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Tossing Pebbles in the Stream

This blog is my place to sit and toss pebbles into the stream. The stream of Life relentlessly passing before us. We can affect it little. For the most part I just watch it passing and follow the flow. Occasionally, I need to comment on its passing, tossing a pebble at it to enjoy the ripple affect upon Life's surface.

Friday, October 19, 2012

Crossing the Border

I have crossed the Canada/US border many times both ways.  I have always felt nervous crossing into the United States and always relief when I finally come back into  Canada.  I have no personal experience to make me particularly nervous about the experience of going into the US although my impression of the US Border agents was that they were humourless and  officious: now one to joke with or even pass the time of day. I followed the rule of answering the question directly and as briefly as possible. . Offer no additional information and appear humble. Most of the time this worked as  a Canadian (a white Canadian with an identifiable Canadian accent) I gave no reason for anyone to be suspicious of me.

I have had situations at the border that have been interesting. Once when crossing from Windsor to Detroit on my way to Minnesota I discovered I have forgotten my birth certificate. I had crossed before without even being asked for it so I expected they would still let me pass.  I was refused and  when the agent said "How to I know you are from Toronto? I pointed out the same way I know how he was from Detroit, The way we each pronounced the name of our cities.  I was still refused. I certainly did not want to drive back four hours to get my birth certificate so I decided to try the tunnel a few miles upstream. At this crossing I was waved through without having to show my birth certificate.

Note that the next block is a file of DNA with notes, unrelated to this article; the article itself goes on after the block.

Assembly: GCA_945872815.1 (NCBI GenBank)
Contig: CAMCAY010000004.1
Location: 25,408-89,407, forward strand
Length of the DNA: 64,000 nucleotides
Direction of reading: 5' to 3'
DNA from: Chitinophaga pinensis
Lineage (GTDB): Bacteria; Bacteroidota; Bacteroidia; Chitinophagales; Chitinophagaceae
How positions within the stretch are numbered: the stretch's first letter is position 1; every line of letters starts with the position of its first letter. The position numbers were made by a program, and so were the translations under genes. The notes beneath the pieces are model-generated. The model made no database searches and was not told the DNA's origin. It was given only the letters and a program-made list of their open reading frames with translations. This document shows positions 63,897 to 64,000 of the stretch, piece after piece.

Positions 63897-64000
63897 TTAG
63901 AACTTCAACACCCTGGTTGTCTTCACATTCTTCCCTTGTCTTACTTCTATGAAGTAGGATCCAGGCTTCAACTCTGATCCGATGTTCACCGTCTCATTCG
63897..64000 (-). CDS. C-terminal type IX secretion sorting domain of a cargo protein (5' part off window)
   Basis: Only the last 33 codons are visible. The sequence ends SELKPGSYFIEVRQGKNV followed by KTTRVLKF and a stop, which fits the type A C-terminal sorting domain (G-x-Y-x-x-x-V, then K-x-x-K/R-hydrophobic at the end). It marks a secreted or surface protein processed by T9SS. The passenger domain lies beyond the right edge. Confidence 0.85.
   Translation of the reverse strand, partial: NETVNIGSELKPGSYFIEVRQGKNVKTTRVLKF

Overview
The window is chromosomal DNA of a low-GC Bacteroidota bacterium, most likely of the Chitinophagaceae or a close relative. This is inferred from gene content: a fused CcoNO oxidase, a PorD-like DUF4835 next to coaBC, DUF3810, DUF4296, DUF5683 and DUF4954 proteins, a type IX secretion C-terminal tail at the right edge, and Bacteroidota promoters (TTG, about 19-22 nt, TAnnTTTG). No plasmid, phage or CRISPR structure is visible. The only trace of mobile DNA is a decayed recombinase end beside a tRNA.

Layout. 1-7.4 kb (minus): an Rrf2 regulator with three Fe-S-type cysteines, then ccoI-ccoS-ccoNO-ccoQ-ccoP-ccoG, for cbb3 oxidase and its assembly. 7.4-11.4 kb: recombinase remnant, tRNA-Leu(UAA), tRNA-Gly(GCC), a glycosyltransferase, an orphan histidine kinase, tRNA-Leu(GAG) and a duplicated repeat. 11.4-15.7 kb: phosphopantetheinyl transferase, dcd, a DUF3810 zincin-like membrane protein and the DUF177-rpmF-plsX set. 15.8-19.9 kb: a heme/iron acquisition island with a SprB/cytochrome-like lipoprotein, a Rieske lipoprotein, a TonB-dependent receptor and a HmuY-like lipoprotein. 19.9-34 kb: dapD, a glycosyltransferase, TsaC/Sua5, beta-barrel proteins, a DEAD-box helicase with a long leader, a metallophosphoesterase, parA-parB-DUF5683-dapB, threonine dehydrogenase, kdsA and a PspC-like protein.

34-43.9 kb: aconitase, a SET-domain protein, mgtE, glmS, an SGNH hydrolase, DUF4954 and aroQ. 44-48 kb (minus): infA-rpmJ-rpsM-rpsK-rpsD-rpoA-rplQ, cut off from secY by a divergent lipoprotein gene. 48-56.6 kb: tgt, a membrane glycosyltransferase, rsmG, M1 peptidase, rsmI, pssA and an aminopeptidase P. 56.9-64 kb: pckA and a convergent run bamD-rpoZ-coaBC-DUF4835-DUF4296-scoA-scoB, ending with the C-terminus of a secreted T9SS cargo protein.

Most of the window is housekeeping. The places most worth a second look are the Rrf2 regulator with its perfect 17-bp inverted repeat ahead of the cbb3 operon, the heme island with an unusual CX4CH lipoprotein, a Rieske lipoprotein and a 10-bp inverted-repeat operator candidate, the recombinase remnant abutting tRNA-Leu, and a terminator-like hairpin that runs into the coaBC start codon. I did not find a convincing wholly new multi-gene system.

Once crossing back into the United States at a quiet rural crossing between Quebec and Vermont I was given  a long hard look because I was driving a pick up truck and had a tool box in the back.  They suspected I was trying to get into the US to work. I got annoyed when the agent did not know the difference between  the Unitarian Church and the Unification Church. I kept my cool. I was eventually allowed in. the US.

Another time returning into the US at Calais, Me. ( I had a green card my now)  for the first time I saw a border agent come out with a side arm strapped on..  That made me nervous right away. We were quizzed and them made to dismantle a lot of our camping gear including opening up our tent. All the time, my American friend was saying, "I am an American, I am the Associate Minister of the First Church in Boston. That didn't make any impression although I wanted to laugh my head off at his approach with this northern Mainiac who probably had never been to Boston.  I felt pretty safe when he opened the glove compartment and did not recognize the marijuana pipe in full view. We were soon on our way. My friend was embarrassed at his lack of influence and relieved he had buried his dope in a Mason jar on the Canadian side to be picked up on the next trip to Prince Edward Island, where he is now retired.

In those days, our only concern was that we had no citrus fruit with us as one cannot bring it into the US. It seems times have changed.

I have never had any trouble coming back into Canada.  Canadian Border agents always began with a cheery." Welcome to Canada"  followed by "Where are you going" How long are going to stay?" It was all very civil. And we were waved on our way..

Once I was full of dread when I returned to Canada with all my worldly goods in a 27 foot U haul.It was April Fools Day at midnight in 1975.  After a brief conversation with the agent. He had me open the back of the truck.It was filled to the doors with my canoe just fitting in on a diagonal angle on top.  I was aware he could ask me to unload it. I had gone to great effort to make a detailed list of the contents of all the boxes, which I had given him.  He took one look at the load and said shut it down and I was on my way.